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Background: Colchicine is a common drug used in inflammatory diseases. The narrow therapeutic index requires fast and reliable techniques for its quantitation. An online, automated sample preparation using TurboFlow™ technology combined with triple-stage quadrupole MS detection was applied to identify colchicine in human plasma and follow intoxications. Methodology: Plasma samples (200 µl) were mixed with deuterated colchicine and protein precipitation ZnSO4 solutions. After centrifugation, supernatants were extracted onto a Cyclone P TurboFlow column and eluted onto a narrowbore Hypersil™ GOLD column with a methanol/water gradient. Analytes were monitored in SRM mode (positive electrospray). Results: Total run time was 9.5 min. Calibration curves ranged from 0.342 to 17.1 ng/ml, with significant linearity (R(2) >0.99). Inter- and intra-assay precisions were <16.8% and accuracy was 84.4-110%. Conclusion: This method is suitable for monitoring intoxication in patients undergoing chronic treatment and is routinely applied to toxicological samples.
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Oral colchicine (Colcrys (R)) is approved in the US for the treatment of acute gout flares in adult patients and the prophylaxis of gout flares in patients aged >16 years. Colchicine is a tricyclic alkaloid that interrupts multiple inflammatory response pathways. Its principal mechanism of action in gout is thought to be inhibition of cytoskeletal microtubule polymerization, an important process in neutrophil functioning. In a phase III, randomized, double-blind, placebo-controlled, multicentre trial, the recommended dosage of Colcrys (R) (1.2 mg at the first sign of the flare, followed by 0.6 mg in 1 hour) was significantly more effective than placebo in treating acute gout flare, as assessed by the proportion of patients experiencing a >= 50% reduction in pain within 24 hours of initiating treatment. In a randomized, double-blind, placebo-controlled, single-centre trial, non-approved colchicine 0.6 mg once or twice daily (up to 6 months) was more effective than placebo in preventing gout flares in patients receiving allopurinol as urate-lowering therapy. At the recommended dosage for the treatment of acute gout flares, Colcrys (R) was as well tolerated as placebo in patients with gout. The incidence of the most common adverse events was similar between recipients of the recommended dosage of Colcrys (R) and placebo.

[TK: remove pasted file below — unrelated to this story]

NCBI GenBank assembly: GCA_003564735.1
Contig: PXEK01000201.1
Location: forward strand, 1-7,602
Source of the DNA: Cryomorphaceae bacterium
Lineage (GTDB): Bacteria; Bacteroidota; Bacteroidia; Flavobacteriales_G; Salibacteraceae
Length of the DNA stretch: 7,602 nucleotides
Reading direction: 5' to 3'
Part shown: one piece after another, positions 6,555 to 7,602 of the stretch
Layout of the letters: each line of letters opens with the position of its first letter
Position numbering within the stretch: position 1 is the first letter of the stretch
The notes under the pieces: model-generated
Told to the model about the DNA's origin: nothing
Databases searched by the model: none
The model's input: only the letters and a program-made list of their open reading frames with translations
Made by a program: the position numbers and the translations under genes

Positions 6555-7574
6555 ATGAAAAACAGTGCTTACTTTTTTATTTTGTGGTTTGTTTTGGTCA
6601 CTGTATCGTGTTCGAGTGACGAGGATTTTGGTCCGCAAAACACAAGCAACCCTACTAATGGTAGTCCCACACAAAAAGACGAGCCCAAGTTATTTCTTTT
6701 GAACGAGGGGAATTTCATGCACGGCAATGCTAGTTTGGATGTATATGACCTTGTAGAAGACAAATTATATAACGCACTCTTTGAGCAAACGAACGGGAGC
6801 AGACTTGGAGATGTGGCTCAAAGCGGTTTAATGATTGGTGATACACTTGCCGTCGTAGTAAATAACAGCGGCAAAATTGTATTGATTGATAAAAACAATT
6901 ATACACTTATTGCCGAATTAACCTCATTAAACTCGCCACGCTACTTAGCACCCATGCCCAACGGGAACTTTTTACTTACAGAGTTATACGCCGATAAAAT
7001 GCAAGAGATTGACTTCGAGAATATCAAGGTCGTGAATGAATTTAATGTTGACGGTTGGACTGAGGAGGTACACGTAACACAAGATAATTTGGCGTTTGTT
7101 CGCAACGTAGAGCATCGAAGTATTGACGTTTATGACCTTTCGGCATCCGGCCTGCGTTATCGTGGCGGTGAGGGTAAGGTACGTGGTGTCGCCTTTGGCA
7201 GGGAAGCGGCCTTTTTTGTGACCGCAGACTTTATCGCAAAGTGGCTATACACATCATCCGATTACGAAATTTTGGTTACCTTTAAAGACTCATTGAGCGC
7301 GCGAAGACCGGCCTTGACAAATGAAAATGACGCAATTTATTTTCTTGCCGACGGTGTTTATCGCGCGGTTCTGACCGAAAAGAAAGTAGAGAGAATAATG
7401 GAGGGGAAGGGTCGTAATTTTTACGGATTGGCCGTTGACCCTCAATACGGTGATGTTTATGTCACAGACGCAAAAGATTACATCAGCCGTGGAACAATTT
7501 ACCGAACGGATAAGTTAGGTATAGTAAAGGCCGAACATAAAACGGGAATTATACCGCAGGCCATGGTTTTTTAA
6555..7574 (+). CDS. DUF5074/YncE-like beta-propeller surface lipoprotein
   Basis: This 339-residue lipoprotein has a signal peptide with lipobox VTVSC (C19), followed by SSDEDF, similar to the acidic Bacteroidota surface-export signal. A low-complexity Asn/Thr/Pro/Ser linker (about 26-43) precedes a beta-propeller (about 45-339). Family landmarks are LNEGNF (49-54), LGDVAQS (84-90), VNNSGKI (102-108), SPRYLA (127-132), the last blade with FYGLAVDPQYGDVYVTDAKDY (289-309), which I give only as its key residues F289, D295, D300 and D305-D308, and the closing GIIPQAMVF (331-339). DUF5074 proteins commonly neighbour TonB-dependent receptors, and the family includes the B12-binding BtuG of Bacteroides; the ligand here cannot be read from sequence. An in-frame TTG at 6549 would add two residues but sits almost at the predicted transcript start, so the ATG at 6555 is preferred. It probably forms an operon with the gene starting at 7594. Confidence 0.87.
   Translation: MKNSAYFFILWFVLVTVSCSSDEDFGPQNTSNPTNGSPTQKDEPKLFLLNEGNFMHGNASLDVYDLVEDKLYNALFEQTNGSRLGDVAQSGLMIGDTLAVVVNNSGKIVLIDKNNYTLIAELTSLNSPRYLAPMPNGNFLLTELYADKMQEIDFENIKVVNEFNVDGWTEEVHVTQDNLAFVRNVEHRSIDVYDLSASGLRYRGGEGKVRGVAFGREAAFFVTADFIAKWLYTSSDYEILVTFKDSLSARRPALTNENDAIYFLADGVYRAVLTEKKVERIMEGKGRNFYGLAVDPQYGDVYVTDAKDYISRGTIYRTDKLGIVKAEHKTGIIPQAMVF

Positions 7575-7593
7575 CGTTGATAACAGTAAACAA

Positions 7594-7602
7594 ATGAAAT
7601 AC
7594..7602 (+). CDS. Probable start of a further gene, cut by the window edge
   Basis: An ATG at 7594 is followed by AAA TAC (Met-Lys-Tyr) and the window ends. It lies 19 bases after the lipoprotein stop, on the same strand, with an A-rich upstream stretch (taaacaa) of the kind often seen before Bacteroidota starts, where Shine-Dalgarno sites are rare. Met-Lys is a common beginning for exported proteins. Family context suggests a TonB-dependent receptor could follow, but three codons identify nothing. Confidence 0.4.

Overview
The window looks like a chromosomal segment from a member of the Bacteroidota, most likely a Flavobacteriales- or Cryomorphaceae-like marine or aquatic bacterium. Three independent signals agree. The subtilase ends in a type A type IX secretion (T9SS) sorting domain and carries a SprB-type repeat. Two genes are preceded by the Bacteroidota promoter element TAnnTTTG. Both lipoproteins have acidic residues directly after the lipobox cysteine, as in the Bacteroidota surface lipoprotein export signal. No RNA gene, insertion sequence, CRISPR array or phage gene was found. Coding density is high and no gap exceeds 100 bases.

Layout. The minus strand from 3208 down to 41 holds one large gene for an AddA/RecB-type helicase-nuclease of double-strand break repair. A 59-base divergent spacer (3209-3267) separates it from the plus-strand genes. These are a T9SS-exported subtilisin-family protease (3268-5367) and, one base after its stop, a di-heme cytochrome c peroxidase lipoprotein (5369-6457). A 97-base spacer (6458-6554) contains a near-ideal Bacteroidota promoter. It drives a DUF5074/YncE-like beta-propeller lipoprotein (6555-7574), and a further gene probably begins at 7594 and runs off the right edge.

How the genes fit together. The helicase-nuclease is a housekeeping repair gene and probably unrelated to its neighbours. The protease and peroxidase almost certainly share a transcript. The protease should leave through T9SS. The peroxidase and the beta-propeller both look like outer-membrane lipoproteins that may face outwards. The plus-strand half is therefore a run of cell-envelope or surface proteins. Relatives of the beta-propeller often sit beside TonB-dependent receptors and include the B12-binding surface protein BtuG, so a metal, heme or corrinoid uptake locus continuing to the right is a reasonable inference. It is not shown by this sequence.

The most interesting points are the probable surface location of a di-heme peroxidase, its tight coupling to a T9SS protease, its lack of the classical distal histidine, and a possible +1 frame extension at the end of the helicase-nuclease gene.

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Oral colchicine (Colcrys) is approved in the US for the treatment of acute gout flares in adult patients and the prophylaxis of gout flares in patients aged >16 years. Colchicine is a tricyclic alkaloid that interrupts multiple inflammatory response pathways. Its principal mechanism of action in gout is thought to be inhibition of cytoskeletal microtubule polymerization, an important process in neutrophil functioning. In a phase III, randomized, double-blind, placebo-controlled, multicentre trial, the recommended dosage of Colcrys (1.2 mg at the first sign of the flare, followed by 0.6 mg in 1 hour) was significantly more effective than placebo in treating acute gout flare, as assessed by the proportion of patients experiencing a >or=50% reduction in pain within 24 hours of initiating treatment. In a randomized, double-blind, placebo-controlled, single-centre trial, non-approved colchicine 0.6 mg once or twice daily (up to 6 months) was more effective than placebo in preventing gout flares in patients receiving allopurinol as urate-lowering therapy. At the recommended dosage for the treatment of acute gout flares, Colcrys was as well tolerated as placebo in patients with gout. The incidence of the most common adverse events was similar between recipients of the recommended dosage of Colcrys and placebo.